By Brian Klintworth, CPA, MT
Maximizing Education Credits for College-Aged Students
Another new year is already upon us, which means it is now time to start thinking about filing your taxes again. While that thought is enough to excite most accountants and CPAs, it can be more of a confusing time for taxpayers as they try and navigate the nuances of the tax law. One of the more confusing topics is based around education credits for your college-aged children. The whole process can be confusing for both students and their parents—HBE even has a whole Financial Literacy Toolkit that we share with students through various organizations in the community to help them prepare for a wide variety of financial topics. One of the main areas that we focus on is college planning, and we dig into some of the best planning techniques and point out some common pitfalls to help students successfully plan for their post-secondary education. As accountants, it also makes sense for us to also look at the tax credits that are available to help offset college expenses.
There are some great education credits out there for college students, but the mechanics of them can be a bit confusing. The best credit is often the American Opportunity Tax Credit (AOTC), which can be worth up to $2,500 on $4,000 of qualified education expenses. The AOTC can be claimed up to four years in total for a student. Note that qualified education expenses would include items like tuition, books, and fees, but would not include housing or meal plan-related expenses. One common question we receive regarding education credits is who can claim them. The taxpayer who claims the student (generally this would either be the student’s parents, guardians, or the student themselves) would be the one who could claim any credit, regardless of who actually pays the expenses. If the parents are claiming their student, but their income is too high to claim any tax credits for education, it may be worth reviewing the dependency tests to see if the student contributes enough to their financial situation that they can claim themselves. If you are unsure of how the dependency tests work, feel free to talk to your accountant. If the AOTC either does not make sense or cannot be claimed, it may also be worthwhile to look at the Lifetime Learning Credit.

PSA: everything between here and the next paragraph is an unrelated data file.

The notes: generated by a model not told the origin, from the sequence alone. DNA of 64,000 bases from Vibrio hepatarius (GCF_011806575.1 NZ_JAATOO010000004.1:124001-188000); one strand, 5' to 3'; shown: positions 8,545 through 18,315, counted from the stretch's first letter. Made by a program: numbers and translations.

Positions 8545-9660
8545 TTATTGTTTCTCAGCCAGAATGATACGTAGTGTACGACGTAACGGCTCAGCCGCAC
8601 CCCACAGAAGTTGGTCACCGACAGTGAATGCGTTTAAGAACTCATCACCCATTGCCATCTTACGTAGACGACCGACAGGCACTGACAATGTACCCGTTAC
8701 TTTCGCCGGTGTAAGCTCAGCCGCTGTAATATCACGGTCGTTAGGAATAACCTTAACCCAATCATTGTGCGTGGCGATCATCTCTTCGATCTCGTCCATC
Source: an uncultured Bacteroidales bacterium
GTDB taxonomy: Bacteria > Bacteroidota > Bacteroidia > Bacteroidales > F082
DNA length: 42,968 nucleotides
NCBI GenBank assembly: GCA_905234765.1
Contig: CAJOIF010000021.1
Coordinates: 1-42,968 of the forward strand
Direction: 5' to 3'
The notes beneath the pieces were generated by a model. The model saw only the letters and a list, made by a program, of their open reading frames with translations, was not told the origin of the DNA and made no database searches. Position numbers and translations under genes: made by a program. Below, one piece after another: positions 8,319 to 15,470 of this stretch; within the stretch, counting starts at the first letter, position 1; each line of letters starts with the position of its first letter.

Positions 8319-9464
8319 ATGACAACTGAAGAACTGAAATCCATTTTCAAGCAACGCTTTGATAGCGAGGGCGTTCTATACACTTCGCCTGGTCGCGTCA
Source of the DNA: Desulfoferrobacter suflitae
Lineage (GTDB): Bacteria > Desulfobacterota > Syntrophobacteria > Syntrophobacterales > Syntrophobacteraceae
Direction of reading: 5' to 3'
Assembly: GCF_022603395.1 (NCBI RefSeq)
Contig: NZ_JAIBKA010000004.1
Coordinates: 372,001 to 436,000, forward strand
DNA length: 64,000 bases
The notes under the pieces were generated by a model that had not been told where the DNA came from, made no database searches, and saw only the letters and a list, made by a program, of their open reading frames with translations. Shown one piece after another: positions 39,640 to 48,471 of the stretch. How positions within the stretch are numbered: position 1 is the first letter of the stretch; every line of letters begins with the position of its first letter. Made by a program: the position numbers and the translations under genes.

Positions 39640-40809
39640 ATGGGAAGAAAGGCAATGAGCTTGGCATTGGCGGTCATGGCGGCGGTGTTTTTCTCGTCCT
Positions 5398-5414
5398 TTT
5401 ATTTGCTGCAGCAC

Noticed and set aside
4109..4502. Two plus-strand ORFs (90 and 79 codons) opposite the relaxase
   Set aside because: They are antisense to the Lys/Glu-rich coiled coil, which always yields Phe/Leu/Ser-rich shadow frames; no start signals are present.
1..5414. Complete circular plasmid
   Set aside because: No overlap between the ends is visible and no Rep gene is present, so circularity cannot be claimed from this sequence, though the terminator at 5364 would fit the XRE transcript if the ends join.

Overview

Scholarships are great for students, as they reduce out-of-pocket college expenses . But, sometimes, scholarships can have an impact on the student’s taxable income, which must be considered. First, scholarships that cover room and board and other housing-related expenses are actually income to the student, as those are not qualified education expenses. If the amount (combined with any other income) is high enough, the student may be required to file a tax return. In addition, there may be times where a student receives so many scholarships that they have no qualified education expenses for any tax credits. However, in that case, a student may elect to include more of their scholarships into their own income to increase deductible education expenses and enable more education credits to be taken. With the new standard deduction of $12,200, it is possible for some students to pick up scholarship income and pay no tax on those amounts. For example, a student with $4,000 of wages and $3,000 of housing related-scholarships could recognize $4,000 of additional scholarship income to maximize their education credits and still not have to file a tax return (taxable income of $11,000 would be below the $12,200 standard deduction). We encourage you to review your personal situation with an accountant to see what makes the most sense.
Understanding how education credits work and how they flow between students and their parents or guardians can be a bit of a confusing process. If you have a student in college, graduate school, or even taking college-level courses in high school, please be sure that you bring this up and discuss it with your accountant. They will help take a look at your situation to ensure that you are maximizing the education credits that are allowable to you. Their goal is always to maximize your tax benefits to get you into the best situation possible.